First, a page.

Center for Water and the Environment

Water Quality Impacts of the Nov. 2018 Camp Fire

Students working with pipettes at a site damaged by the Campfire

Jackson Webster and Sandrine Matiasek are investigating the effects of watershed burning in a wildland-urban interface (WUI) on downstream water quality in the context of the 2018 Camp Fire that severely damaged the town of Paradise. As the most destructive fire in California’s history was still burning, the team started sampling water in five creeks draining from the more than 150,000 acre burn area during storm runoff events. Given the number of homes burned (18,000 buildings) and the upper-watershed setting, there was concern that overland flow and ash from burned urban and suburban homes, cars, and other buildings transported toxic metals (e.g., Al, Cd, Cr, Cu, Hg, Ni, Pb, Sn, Zn), EPA-regulated toxic organic chemicals (e.g. PAHs, PCBs, PBBs, brominated fire retardants, dioxins) and other contaminants of concern into the surrounding waterways and water supplies. Big Chico Creek has been monitored at the Big Chico Creek Ecological Reserve throughout the study as the unburned control watershed.

Dry Creek at Pearson

This research is supported by a Collaborative RAPID grant from the National Science Foundation and involves collaborators from the University of Colorado Boulder, the University of Washington, Clemson University, and the University of North Carolina, Greensboro. Jackson Webster and Sandrine Matiasek are also involved in another NSF RAPID Collaborative grant awarded to Northwestern University to test the field deployment of a new synthetic biology platform using regulated in vitro transcriptional sensors that can detect toxic compounds such as lead, copper, zinc and cadmium in water samples. Field tests were successful and preliminary results were presented at the American Geophysical Union Fall Meeting in December 2019.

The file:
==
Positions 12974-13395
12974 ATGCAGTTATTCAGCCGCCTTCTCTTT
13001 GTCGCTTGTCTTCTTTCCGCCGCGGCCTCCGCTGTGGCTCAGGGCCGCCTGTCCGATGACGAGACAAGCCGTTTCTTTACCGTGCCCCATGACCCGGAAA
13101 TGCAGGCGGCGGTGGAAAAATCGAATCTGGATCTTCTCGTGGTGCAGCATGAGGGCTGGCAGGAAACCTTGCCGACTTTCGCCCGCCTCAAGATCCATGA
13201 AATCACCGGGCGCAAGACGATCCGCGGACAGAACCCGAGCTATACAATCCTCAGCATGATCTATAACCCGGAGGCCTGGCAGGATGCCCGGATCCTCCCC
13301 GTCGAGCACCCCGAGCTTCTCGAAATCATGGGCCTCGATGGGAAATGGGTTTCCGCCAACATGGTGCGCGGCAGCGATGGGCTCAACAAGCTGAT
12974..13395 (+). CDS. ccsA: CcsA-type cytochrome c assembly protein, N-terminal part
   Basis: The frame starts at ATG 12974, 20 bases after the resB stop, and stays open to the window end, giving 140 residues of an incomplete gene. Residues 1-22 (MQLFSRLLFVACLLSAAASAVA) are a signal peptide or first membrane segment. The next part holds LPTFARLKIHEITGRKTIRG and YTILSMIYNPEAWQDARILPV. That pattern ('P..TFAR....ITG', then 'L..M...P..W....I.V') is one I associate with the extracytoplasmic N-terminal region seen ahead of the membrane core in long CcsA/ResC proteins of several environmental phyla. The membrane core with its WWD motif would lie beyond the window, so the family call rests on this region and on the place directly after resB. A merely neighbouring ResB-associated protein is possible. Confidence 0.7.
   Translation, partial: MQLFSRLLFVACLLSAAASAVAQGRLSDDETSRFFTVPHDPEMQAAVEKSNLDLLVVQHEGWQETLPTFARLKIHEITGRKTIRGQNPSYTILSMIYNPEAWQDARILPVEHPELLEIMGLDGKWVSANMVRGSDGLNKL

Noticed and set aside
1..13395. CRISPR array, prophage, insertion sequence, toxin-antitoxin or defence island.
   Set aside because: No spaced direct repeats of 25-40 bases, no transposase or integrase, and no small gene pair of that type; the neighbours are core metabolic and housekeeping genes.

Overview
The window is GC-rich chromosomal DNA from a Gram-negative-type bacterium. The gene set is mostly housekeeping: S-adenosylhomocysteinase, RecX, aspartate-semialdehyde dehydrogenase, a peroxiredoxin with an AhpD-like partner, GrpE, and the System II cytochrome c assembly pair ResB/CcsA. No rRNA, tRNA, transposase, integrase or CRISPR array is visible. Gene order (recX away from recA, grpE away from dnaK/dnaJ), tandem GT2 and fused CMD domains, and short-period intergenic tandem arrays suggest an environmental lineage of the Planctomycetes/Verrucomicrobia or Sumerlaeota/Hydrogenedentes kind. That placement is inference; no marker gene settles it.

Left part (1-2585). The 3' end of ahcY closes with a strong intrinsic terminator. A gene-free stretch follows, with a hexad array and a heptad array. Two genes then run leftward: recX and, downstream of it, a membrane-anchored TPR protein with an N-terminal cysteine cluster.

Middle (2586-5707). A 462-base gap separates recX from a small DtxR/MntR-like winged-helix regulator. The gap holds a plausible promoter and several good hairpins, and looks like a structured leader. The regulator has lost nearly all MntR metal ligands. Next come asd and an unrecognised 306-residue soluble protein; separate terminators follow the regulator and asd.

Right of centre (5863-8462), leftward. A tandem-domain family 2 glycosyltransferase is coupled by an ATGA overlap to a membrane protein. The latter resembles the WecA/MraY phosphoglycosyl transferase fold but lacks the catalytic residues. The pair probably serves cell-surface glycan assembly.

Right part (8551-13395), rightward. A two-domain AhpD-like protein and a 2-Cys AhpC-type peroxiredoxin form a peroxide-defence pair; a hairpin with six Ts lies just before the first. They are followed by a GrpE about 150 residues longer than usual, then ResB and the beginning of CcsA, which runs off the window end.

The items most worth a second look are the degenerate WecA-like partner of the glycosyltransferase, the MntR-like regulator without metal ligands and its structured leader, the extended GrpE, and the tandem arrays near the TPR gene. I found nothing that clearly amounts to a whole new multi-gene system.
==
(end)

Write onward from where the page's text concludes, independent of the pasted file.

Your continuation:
Preliminary results demonstrate evidence of fire-generated contaminants in creeks receiving storm runoff from the burned watersheds, prompting concerns for aquatic ecosystem health, especially for the last stable Chinook spring run Salmon population in CA hosted by Butte Creek. The results of this study will be a source of information for downstream water users following future wildfire. Further, it is anticipated that this work will identify additional key questions and help guide future research in the area of post-wildfire water quality.

Damage done by the Campfire
A site damaged by the Campfire
Student doing research work